Film Clips

AN AMERICAN WEREWOLF IN PARIS. This goofy, exuberant cross between a horror movie and a comedy is an unexpectedly refreshing way to waste 99 minutes. Director Anthony Waller packs a whole lot of snarling beasts, romance, rotting corpses and dare-devil stunts into this energetic homage to John Landis' 1981 An American Werewolf in London. Tom Everett Scott plays an American tourist who just wants to make fun of foreigners, but ends up being pulled into some beastly doings; Julie Delpy plays a young Parisian werewolf trying to control her bitch of a monthly "lycanthropic cycle." Of course, the two fall in love. One scene shows a detective carefully fingerprinting someone's hand; the camera pulls back and we see it's attached to a severed arm. That's the kind of movie this is. --Richter

Film Clips THE BOXER. This slow-moving drama about provincial life in besieged Northern Ireland is somewhat of a knock-down, drag-out affair. Daniel Day-Lewis stars as Danny, a former IRA member who returns to his home in West Belfast after 14 years in prison. Though the opening sequences introduce us to the IRA members' fierce loyalties, clandestine meetings and passionate toasts to "the prisoners" and "the prisoner's wives," Danny-boy strangely receives only frosty looks and stern warnings from his former friends and leaders. When he sets about reopening the boxing gym where he trained as a youth--a facility open to all faiths--suspicions and rivalries reach a fever pitch. More dangerous than his apolitical silence in the ring, however, is the unspoken threat that he's back for Maggie (Emily Watson), his childhood love who's now under the district's watchful, paternalistic eye as the wife of a prisoner. Though by far the best movie of recent memory to tackle the tragic violence and hatred wrought by IRA activity, The Boxer is strangely boring, relying more on contrived images and meaningful looks than emotive and revealing storytelling. Though The Boxer has all the right moves, it lacks the punch writer-director Jim Sheridan delivered with In The Name of the Father and My Left Foot. --Wadsworth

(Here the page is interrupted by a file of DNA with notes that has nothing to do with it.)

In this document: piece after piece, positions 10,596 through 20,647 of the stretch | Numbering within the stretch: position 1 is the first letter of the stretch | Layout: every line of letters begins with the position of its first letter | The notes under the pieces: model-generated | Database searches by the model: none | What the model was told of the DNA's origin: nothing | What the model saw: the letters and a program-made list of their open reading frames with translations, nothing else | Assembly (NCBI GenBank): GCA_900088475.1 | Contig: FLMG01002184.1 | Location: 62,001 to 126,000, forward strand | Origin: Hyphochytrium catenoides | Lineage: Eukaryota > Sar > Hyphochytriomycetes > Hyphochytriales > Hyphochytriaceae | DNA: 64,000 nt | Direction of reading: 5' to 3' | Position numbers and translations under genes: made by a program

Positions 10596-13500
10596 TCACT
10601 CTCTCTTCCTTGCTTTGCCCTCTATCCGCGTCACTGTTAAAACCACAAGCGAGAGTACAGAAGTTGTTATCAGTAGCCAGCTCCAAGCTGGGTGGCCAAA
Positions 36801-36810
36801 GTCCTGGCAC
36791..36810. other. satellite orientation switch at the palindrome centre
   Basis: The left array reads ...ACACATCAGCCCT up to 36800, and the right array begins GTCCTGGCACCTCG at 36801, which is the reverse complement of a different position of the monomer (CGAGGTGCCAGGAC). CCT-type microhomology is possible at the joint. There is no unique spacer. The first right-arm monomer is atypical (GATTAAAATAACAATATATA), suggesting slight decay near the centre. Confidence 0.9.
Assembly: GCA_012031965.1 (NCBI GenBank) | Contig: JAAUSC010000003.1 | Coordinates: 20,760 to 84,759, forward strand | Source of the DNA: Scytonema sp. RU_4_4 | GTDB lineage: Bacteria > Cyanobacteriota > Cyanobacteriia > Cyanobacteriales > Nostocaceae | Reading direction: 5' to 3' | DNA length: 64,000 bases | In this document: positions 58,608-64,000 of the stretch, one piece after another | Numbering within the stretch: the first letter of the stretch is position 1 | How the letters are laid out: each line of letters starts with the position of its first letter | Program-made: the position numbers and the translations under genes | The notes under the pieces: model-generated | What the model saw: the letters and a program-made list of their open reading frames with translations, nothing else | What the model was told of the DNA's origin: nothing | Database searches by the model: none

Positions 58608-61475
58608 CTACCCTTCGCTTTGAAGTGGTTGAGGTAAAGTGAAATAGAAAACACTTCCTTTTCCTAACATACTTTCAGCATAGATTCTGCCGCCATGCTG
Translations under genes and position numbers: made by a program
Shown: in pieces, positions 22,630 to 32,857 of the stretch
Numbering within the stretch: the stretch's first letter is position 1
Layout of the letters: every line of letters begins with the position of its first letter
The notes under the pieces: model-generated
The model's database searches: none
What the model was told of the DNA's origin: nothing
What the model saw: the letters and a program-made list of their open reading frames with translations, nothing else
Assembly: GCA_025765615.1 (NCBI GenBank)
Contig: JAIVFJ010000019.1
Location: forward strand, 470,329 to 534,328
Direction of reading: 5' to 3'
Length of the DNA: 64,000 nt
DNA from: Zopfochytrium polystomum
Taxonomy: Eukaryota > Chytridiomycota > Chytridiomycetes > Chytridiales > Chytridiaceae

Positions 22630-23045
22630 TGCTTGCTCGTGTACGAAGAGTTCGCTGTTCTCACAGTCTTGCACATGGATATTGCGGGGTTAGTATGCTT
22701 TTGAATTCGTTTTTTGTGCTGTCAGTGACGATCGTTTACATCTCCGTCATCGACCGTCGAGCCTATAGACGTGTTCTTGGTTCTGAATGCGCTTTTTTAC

FALLEN. Aside from an eccentrically amusing but all-too-short performance by Elias Koteas as a mass murderer singing in the electric chair, this film is relentlessly boring. It's hard to believe this made it past test audiences, as my informal poll revealed that 40-percent of viewers spent the film thinking about work, 35-percent had unrelated sexual fantasies, 20-percent worried about environmental issues, 4-percent were there as part of a field trip from a traumatic head injury clinic, and the remaining 1-percent actually paid attention to the screen. The film's format is oddly cyclical: There are three minutes of plot, then Denzel Washington does a voice-over describing what just happened, then he tells his partner (John Goodman) what happened, then he tells an Angelologist what happened, then he walks around in the mist and the rain, then there's another three minutes of plot and the cycle starts again. This allows for nearly 12 minutes of action in a five hour film. At least I think it was five hours...I kind of lost track of time when I realized there were only two years left until the millennium. --DiGiovanna